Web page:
Health Decision-Making in the Aftermath of a Disaster: Evidence from Cyclone Idai in Mozambique
How do disasters affect individual decision-making about important health behaviors? Can public health interventions reduce disaster-induced deterioration of such decision-making? We explore these questions in the context of Cyclone Idai in Mozambique. We have a research team in the area struck by the cyclone, that was about to start a follow-up survey for impact evaluation of a community-level HIV/AIDS program. This program has risk-coping components that may help people cope with the current disaster. We seek funding to allow us to collect ephemeral data on household preferences and HIV testing and treatment in the immediate aftermath of the disaster. A delay could lead to the reversal of any changes in household preferences, and may also preclude observation of temporary reductions in HIV testing and treatment as health services return to normal. Such changes, even if ephemeral, could have lasting effects via increased HIV transmission in the interim.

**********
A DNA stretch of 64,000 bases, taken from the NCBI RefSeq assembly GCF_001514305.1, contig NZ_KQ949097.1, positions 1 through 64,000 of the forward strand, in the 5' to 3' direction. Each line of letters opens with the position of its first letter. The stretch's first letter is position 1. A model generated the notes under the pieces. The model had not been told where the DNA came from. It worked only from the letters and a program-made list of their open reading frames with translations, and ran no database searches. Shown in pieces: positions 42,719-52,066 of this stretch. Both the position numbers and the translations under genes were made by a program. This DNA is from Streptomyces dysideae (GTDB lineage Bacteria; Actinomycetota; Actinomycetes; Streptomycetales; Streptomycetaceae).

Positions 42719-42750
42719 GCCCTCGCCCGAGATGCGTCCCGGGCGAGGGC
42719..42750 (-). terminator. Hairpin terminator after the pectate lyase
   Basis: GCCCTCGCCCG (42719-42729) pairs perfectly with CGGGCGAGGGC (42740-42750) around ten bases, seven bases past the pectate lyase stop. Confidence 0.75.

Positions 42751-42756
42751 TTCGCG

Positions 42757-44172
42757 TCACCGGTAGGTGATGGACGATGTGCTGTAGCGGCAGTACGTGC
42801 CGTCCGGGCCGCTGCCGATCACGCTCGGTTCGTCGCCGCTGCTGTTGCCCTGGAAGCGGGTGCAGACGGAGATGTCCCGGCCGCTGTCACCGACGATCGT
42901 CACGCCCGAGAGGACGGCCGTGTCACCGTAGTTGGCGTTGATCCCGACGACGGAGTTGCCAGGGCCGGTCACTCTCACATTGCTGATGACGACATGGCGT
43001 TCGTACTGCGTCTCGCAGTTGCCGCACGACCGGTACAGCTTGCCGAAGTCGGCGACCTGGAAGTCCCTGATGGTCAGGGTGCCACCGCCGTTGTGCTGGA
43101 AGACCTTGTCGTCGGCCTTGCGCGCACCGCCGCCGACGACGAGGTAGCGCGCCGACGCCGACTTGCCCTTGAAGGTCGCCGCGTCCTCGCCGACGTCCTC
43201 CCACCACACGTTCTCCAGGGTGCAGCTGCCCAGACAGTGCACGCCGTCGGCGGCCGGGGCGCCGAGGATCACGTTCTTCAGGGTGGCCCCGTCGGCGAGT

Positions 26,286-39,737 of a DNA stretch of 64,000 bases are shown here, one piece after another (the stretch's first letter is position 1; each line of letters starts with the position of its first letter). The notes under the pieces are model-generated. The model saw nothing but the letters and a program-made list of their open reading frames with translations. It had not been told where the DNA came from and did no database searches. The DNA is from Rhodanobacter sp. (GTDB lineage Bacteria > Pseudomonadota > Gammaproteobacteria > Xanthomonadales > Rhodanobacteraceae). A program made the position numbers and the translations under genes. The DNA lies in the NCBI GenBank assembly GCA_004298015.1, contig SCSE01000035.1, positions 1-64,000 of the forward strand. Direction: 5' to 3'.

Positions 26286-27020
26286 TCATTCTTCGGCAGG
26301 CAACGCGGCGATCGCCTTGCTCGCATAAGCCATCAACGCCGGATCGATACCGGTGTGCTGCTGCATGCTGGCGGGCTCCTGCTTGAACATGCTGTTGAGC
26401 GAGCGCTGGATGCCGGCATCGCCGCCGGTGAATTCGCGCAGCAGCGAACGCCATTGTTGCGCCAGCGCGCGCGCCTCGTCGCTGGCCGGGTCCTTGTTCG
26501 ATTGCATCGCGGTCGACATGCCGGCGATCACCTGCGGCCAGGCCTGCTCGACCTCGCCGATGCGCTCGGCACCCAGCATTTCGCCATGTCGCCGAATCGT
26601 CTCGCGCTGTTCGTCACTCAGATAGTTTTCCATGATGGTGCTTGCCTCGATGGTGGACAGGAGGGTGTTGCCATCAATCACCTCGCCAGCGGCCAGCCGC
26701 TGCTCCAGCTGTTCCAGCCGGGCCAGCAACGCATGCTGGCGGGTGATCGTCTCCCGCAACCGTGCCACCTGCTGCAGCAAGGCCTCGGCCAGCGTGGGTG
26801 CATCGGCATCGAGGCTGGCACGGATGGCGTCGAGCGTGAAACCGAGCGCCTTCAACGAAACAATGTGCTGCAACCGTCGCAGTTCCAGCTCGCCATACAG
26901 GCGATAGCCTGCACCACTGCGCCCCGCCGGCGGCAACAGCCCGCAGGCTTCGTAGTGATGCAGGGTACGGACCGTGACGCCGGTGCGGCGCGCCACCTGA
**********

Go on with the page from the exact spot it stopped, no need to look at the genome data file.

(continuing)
UK Department for International Development
(subcontract: Subgrant Agreement MIT0019-X9)
Funding Period: 4/30/2019 to 12/31/2020